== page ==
Imagine By John Lennon

As the 70th birthday of John Lennon has just passed us many people are remembering him and his music.

To be sure, his musical legacy is without comparison. I listen to and thoroughly enjoy The Beatles often– I prefer their later more psychedelic stuff.

His extremely popular post-Beatles solo song Imagine is cherished not so much for its musical simplicity (which is beautiful), but for the ethic and value its lyrics espouse.

The words of the song express a desire for a world with no divisions, where the whole world lives in peace. Which is a wonderful thing to imagine indeed. And an even more wonderful thing to work towards.

He seems, however, to misunderstand his own philosophy. He advocates peace and oneness but suggests that one way to help achieve that is to get rid of religion. The song promotes a secular humanist perspective of the problem and the solution to that problem. What Lennon seemed to fail to recognize was that secular humanism is a religion, too.

In essence, the song is saying believe like me and we will live in peace. Which is the same thing many religious people say which creates divisions. In offering a solution to the world’s problems, the song Imagine unwittingly creates the very thing it decries.

Of course a song cannot answer all the questions and cover all the details of a philosophy it promotes. However, what is surprising to me is number of people who adore these lyrics without questioning their own underlying assumptions. Many of these assumptions are truths indeed, but if one just assumes that it is true without thinking about why it is true one is building a house without looking at the foundation.

For example: Underlying assumption: Peace is Good

We must ask: Why is this true? Most everyone instinctively believes that peace is good. But what philosophical foundation do you have for that? Someone could argue since survival of the fittest is what helps us progress that peace would actually work against the evolution and progress of our species and is therefore bad. If you don’t agree with their argument, do you know why you don’t?

Ultimately, I agree with most of John Lennon’s vision in the song Imagine. Except it is my religion that teaches me those truths. If you strip that from me, as the song suggests, I can think of no foundation that builds the house he envisions.

The dream, then, evaporates and gets no farther than what it was when it started– imagination.

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Explore posts in the same categories: American Politics, Christianity, Cross-Cultural Experiences, Islam, Orthodox Christianity, Philosophy

2 Comments on “Imagine By John Lennon”

  1. theologigal Says:

    “What Lennon seemed to fail to recognize was that secular humanism is a religion, too.
    In essence, the song is saying believe like me and we will live in peace.”

    Very true. So often those who claim to not hold religious beliefs have just thinly veiled a form of religion with something like what is expressed in Lennon’s song. At the core it’s the same sort of thing.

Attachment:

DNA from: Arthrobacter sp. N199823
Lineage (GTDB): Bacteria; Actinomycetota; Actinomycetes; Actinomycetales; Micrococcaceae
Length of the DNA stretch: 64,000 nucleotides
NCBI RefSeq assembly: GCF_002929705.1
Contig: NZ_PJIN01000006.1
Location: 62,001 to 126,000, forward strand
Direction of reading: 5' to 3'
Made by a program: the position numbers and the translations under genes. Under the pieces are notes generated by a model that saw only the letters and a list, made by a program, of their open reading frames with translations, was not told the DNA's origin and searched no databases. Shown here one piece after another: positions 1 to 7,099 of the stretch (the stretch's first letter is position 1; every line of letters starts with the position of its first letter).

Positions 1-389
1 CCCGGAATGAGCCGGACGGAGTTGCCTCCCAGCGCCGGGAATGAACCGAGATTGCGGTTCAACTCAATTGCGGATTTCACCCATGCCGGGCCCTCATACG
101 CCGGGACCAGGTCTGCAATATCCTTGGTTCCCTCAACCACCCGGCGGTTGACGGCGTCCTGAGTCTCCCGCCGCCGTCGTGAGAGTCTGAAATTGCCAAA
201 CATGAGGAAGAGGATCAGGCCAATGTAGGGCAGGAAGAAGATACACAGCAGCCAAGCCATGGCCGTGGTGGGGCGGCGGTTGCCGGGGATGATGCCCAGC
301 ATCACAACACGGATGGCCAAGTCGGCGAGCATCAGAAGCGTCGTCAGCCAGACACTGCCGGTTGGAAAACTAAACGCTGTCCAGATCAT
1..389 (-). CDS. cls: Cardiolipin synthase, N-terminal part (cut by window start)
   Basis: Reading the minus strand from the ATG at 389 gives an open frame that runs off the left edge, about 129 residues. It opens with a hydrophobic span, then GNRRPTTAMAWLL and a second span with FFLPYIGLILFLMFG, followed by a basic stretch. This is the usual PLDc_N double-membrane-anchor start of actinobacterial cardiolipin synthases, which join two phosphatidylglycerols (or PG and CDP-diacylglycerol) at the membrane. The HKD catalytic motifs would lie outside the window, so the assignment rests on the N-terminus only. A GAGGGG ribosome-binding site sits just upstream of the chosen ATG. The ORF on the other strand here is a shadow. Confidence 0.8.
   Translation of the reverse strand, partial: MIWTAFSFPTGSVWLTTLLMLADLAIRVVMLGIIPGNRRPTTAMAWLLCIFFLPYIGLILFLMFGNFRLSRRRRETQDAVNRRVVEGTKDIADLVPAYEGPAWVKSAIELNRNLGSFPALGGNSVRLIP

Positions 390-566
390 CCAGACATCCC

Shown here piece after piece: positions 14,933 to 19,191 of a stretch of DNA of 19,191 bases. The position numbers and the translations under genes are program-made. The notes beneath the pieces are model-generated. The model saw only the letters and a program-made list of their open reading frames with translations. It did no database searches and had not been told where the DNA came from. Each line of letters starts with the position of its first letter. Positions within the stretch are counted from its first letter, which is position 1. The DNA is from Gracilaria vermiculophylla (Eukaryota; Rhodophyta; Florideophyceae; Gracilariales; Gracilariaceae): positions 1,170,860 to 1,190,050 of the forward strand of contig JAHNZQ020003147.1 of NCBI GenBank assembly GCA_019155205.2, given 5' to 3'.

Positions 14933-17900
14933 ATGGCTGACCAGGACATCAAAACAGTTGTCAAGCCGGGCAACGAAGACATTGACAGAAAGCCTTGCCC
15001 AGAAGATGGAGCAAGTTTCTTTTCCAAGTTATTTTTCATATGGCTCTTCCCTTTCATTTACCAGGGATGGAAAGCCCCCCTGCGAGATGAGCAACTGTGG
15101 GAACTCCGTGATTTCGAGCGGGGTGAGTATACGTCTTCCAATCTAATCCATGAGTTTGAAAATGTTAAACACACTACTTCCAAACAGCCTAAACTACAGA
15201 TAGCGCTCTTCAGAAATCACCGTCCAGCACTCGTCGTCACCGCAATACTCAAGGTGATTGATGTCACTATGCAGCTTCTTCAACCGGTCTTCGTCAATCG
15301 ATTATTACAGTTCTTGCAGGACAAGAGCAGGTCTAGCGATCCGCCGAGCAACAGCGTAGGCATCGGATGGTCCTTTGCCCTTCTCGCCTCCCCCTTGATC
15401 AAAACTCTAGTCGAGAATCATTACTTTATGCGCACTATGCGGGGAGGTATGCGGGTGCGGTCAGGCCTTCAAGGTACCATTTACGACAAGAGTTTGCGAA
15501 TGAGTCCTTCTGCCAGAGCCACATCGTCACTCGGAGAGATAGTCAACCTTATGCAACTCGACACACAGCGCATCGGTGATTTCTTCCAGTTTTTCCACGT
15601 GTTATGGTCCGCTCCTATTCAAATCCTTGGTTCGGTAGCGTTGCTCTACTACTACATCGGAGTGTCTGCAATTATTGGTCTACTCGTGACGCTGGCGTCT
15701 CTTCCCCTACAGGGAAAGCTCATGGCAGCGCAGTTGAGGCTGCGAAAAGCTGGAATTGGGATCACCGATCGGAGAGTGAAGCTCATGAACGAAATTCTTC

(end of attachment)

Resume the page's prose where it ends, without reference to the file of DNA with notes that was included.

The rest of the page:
Although I very much like this song and the Beatles, it’s interesting how when you take a set of beliefs, give them prosody, and set them to a nice melody they are so easily accepted with little questioning. Think of all the messages we unconsciously pick up on from the music we listen to…

    For the record, don’t hear me saying that secular music is bad or anything, but we just need to practice discernment in subconsciously accepting what we hear or recognizing when the ideas behind a song may be false.

  2. Jim Dew Says:

    Interesting comments. Secular humanism is only a religion like football, feminism, and communism are “religions.” The 9th Circuit Court decision in Peloza v. Capistrano (1994) ruled that the Supreme Court had never “held that evolutionism or secular humanism are ‘religions’ for Establishment Clause purposes.” So Secular Humanism is not LEGALLY a religion. “Secular” means “non-religious.” A non-religious religion?

    The author claims to like “their later more psychedelic stuff,” however Imagine was released in 1971 after Sgt. Pepper and Magical Mystery Tour (1967), Yellow Submarine and Abby Road (1969) and it was from John Lennon’s solo album. So the author is no Beatles scholar.

    Finally, the author writes, “Someone could argue since survival of the fittest is what helps us progress that peace would actually work against the evolution and progress of our species and is therefore bad.” Unfortunately the author fails to appreciate what may be the greater part of evolution, that of cooperation between species. The vast majority of the cells making up our body are “foreign organisms” that cooperate with us to help us survive and most live in the digestive tract. We are like walking communities. Religion has helped us overcome one limitation of our evolutionary heritage, the propensity to limit our groups to under 150. We still see crises when group sizes approach this limit. Religions serve other important social functions as well. The real danger of religion is when it becomes merged with the governmental power or aligned with one political party.


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